So many people encounter those “zealous” Christians who want to constantly change someone’s mind about Christ and feel it is their job to get the person to “make a commitment” right then and there. We should speak the truth so that people will be open to hear the voice of God speaking to their lives. It is then people will be able to begin to change their lives and follow Christ.

Simple Steps (Sharing Our Faith) Part 2

This blog series (parts 1-4) is the sermon teaching how to share our faith in Jesus Christ easily and naturally. Sermon given by Ryan Stratton on Sunday, September 21, 2014.

The Scripture reference for this sermon is Luke 15:1-7.

We all know the saying, “there is one in every crowd.” Well Jesus says this shepherd knows exactly how many sheep are in the flock. ALL of a sudden, when he was doing roll call and looking over past attendance, the shepherd notices one of the sheep is not there. There’s one in every crowd who always likes to do their own thing and not clue the others in or simply may not want to follow. The sheep stopped coming to prayer group, Sunday School, Bible Study, worship, etc… One just wanted to do it’s own thing!

Can you feel the tension and panic from the shepherd who unconditionally cares for each individual sheep? “One of the sheep under my watch and care has gone missing!”

Did you also catch that 99 stayed behind? Sheep usually do not go off alone. People don’t either unless something may be wrong. Maybe this one sheep felt abandoned. Maybe he saw a shiny object, or a squirrel, and gravitated toward it. Maybe the other sheep did not like him…they wouldn’t let him play in the sheep games. Maybe he did not feel welcome, even if the other sheep were the most welcoming and gracious people. Our imaginations could come up a many ideas why the sheep left the safety of the flock. The point is the sheep is missing!

Without thinking or hesitating, the shepherd goes off and searches for the missing sheep out in the wilderness and among any type of danger, ridicule, etc.. he might encounter.

The shepherd finds the sheep! What does the shepherd do when he finds the sheep?

He tries to convince it to return…no.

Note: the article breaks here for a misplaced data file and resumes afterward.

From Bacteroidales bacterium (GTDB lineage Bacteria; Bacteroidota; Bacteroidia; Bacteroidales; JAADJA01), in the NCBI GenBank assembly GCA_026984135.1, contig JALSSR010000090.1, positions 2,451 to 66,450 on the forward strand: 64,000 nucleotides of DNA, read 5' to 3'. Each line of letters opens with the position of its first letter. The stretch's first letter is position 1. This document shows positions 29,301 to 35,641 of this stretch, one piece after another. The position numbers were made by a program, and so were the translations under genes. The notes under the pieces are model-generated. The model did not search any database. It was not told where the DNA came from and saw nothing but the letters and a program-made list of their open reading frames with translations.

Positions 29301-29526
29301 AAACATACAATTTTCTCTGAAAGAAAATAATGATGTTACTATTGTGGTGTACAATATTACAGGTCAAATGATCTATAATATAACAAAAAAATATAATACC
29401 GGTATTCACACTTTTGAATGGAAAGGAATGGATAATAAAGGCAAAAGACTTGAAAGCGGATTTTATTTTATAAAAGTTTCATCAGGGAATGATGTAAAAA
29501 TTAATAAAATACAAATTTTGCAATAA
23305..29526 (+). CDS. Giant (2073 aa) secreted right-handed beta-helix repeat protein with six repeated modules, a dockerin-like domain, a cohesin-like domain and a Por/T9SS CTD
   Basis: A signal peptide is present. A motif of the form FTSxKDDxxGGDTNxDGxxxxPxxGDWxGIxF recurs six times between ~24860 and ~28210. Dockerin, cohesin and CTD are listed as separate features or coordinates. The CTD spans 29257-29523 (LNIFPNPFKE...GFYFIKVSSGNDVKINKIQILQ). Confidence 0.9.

He begins to shame the sheep for wandering off…no.

He tells the sheep of the wonderful activities the rest of the flock is doing so he’ll be enticed to come back…no.

The only thing the shepherd is interested in is that the lost, confused, loner sheep has been found. So he bends down and gently picks up the sheep and carries it back on his shoulders ALL THE WAY back to the flock. Without complaining, without saying someone else will come get you, without plotting how the sheep will be blamed for making the shepherd go out of his way. The shepherd took the initiative and rejoiced the whole way back!

When he gets back with the rest of the flock, the shepherd throws a party–not for admiration of himself; but because the sheep is back! He throws the party for the sheep!

Imagine this: in all three of the parables there is an act of repentance. The sheep in this story could not repent of it’s own; but the very act of it allowing the shepherd to pick it up and carry it back to safety is a symbol of repentance because the sheep completely trusts the shepherd to care for it and lead it.

I’m sure sometime while the sheep was out, it thought (if sheep could think this way), “I’m lost and I am getting hungry and thirsty and I am all alone and scared. I don’t know the way back. I need help! Where is my guide? When the shepherd appears the sheep allows him to carry it. In essence, the sheep was saying, “I cannot do this on my own and I know now I should stay with you.”

God says through the prophet Ezekiel, “I myself will search for  my flock and seek them out. As a shepherd seeks out the flock when some in the flock have scattered, so will I seek out my flock. I will rescue them from all the places where they were scattered during the time of cloud and thick darkness….I will seek out the lost, bring back the strays, bind up the wounded, and strengthen the weak.” (Ezekiel 34:11-12;16a)